Tuesday, January 05, 2016

the no plan, plan

It’s the simple truths that you want to watch out for.

They are the ones that can ambush you, unsettle patterns and leave you reeling. I stumbled upon one of these truths. Or rather it found me.

Admittedly, I had put myself in harm’s way by going on a retreat with the Sisters of St Andrew community. I go there every few months for a bit of silence and solitude. I was after calm though, not disruption.

But I spent the first day prowling around this single uneasy question; ‘why do I feel like my life has not gone according to plan, like I have missed my calling?’ As I went to see ‘my nun’, Sr Marie Christine, I had a sense of reticence. I had no achievements or milestones to boast of. No major crisis to deflect attention from why I felt stuck. I didn’t want to be exposed as the servant in the ancient parable of the talents; the one who had not taken any risks with his master’s treasure but simply returned that which he’d been given. Disappointing.

The feeling wasn’t new. This had been a familiar theme, since I was 14. I remember being mesmerised by debonair, humorous, insightful preachers whose ability to galvanise the attention of their adoring audience was total. It was then when I decided my destiny. It was going to be big, global and deeply important. A cross between Billy Graham and the Secretary General of the UN would do the trick.

I explained all this to Sr Marie-Christine. I think she could tell from the absence of my own TV channel that things were not going according to plan. She looked at me fondly and asked, ‘Don’t you think it’s time to let go of what that 14 year old believed was right for your life?’ And there it was. The simple truth.

 I had exchanged allowing life to unfold with trust, intuition, and playfulness for a blueprint that a 14 year old boy thought was important. Part of me rushed to embrace the freedom of letting go. Part of me still held to the dream I cherished for so long. The questions that followed were equally penetrative; what else do I really want to do? How do I let go of old goals and find new ones? What if I end up a nobody? What other beliefs have limited my horizons?

The process of letting go of outdated beliefs and accepting who you are seems to me at the core of spiritual growth. I don’t think you can flourish as a person without it. Refusing this path is what Wayne Muller describes as ‘living out the curse of a decided life’.

 And to me, it was deeply personal.

 I had seen my own brother struggle for years with depression. A significant trigger for his depression (though not the only one) was a sense of failure; that he hadn’t achieved whatever his younger self defined as a worthwhile life. That sense of inadequacy gripped him more powerfully than I had imagined. Daniel never managed to reset his boyhood narrative. It owned him and slowly, it suffocated the life from him. 2 years ago, I got a call to say Daniel had committed suicide. The most devastating and irrevocable news I have ever received.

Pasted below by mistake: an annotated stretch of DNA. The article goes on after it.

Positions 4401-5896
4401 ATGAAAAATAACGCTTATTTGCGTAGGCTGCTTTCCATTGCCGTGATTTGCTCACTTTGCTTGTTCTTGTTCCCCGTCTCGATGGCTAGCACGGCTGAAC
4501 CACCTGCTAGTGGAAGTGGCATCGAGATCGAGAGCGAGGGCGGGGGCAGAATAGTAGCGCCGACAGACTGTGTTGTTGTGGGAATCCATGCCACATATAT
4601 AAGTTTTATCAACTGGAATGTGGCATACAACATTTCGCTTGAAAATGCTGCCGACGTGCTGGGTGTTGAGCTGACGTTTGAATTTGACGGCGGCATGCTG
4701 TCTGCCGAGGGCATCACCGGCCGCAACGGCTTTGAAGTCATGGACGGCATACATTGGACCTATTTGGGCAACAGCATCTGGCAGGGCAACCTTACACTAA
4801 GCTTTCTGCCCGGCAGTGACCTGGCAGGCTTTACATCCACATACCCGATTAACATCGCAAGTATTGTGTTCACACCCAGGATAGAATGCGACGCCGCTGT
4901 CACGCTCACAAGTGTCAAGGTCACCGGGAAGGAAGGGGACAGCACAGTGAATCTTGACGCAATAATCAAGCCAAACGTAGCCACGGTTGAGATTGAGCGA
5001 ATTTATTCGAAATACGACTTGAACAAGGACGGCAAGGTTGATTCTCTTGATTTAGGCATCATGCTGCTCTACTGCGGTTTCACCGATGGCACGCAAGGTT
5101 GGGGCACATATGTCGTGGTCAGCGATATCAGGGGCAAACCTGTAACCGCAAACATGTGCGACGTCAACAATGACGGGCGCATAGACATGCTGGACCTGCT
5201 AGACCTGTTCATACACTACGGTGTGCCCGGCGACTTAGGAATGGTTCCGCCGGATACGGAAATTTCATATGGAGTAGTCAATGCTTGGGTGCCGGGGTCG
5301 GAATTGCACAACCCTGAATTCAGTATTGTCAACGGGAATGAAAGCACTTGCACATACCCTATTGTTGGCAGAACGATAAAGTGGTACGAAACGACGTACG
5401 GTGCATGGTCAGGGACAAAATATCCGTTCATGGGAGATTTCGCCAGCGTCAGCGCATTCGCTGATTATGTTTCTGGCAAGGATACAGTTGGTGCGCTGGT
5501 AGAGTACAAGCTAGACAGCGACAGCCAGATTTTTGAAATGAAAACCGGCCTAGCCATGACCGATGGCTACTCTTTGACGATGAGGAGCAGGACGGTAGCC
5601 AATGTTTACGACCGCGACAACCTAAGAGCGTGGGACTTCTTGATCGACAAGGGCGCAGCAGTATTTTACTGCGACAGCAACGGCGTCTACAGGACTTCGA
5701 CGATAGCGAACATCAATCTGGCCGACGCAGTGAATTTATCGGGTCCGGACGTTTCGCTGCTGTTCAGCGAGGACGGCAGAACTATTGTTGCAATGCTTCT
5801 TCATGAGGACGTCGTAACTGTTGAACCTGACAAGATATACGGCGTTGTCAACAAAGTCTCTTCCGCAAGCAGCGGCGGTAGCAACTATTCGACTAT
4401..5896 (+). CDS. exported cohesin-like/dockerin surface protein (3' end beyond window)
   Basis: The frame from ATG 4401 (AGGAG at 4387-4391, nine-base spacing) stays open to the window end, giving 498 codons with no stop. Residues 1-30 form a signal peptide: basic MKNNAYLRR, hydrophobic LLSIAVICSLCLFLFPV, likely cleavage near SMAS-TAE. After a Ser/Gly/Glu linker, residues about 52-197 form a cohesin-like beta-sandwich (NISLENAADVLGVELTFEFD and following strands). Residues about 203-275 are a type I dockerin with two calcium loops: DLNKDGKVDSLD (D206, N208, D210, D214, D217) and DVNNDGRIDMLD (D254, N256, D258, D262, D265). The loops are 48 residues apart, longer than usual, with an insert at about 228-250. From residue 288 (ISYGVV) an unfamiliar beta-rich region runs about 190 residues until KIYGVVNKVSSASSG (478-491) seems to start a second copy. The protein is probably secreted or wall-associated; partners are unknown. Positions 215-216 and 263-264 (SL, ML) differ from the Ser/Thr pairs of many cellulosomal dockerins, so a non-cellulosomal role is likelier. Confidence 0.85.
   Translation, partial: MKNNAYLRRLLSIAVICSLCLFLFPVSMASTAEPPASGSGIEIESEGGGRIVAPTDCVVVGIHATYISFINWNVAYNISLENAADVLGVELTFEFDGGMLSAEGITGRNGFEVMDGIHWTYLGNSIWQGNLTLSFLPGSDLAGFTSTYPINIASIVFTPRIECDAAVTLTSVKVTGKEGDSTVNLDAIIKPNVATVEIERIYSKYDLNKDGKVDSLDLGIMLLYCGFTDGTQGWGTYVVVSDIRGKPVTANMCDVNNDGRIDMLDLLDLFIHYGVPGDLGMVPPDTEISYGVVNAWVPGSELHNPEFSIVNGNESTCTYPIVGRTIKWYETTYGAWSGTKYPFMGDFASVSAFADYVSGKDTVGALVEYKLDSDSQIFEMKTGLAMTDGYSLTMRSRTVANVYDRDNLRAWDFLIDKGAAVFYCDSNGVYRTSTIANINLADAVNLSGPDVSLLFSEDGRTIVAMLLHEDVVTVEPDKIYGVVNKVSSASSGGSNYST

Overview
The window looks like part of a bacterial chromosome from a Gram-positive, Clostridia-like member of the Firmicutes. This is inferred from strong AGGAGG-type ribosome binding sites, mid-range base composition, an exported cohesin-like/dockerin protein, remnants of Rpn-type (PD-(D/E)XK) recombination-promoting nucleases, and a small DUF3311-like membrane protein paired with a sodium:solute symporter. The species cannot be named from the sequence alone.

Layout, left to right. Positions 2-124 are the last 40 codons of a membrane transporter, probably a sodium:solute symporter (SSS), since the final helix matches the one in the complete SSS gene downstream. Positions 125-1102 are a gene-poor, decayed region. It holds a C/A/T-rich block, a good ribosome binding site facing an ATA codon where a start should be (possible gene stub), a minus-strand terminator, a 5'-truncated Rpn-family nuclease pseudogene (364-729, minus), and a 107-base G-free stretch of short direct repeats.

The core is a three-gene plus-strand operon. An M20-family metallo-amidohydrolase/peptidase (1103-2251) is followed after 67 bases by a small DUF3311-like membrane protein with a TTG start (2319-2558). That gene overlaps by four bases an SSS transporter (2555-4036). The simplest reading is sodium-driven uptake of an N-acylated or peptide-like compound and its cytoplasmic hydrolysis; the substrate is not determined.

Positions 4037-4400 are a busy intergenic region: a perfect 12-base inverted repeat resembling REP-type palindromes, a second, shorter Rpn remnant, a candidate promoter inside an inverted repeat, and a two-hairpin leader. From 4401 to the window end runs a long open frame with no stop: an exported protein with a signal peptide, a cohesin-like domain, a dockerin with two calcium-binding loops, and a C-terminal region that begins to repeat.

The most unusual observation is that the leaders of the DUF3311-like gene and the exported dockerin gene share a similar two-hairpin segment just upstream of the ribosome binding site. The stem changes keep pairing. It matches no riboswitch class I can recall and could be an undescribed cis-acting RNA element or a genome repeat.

But I wager, it’s not just Daniel and I who face this challenge. I think it’s a universal journey. We all develop a way of seeing the world that serves a purpose to protect us or define us at an early stage in life. Every single one of us faces the same choice of whether to lift up the bonnet of our souls, identify beliefs that no longer bring life and be open to a new way of seeing ourselves. It comes down to a willingness to let our authentic selves emerge from the labels and expectations laid on us through life.

Will we show up in our own lives?

The truth is that I was never cut out to be a Ban Ki Moon or Billy Graham *who? I hear you ask*. One of my friends reminded me that really, I am a closet contemplative; someone who enjoys taking time to reflect on life and slowly understand God, myself and the world. This is not about accepting a diminished zest for life. It’s about walking into all that you were created to be.

This week, I took the first tentative steps toward embracing a new vision for my future; the no plan, plan. I have started a new job with the Mental Health Foundation . It’s a completely different sector. I have no idea where it will take me but am up for a voyage of discovery.

Mark Rowland is a Director for the Mental health Foundation. He was raised in Rwanda and has worked in a range of international organisations in London and on the Thai Burma border. He has a son and fiancĂ© and loves running. 

Wednesday, January 21, 2015

Myanmar's long walk to freedom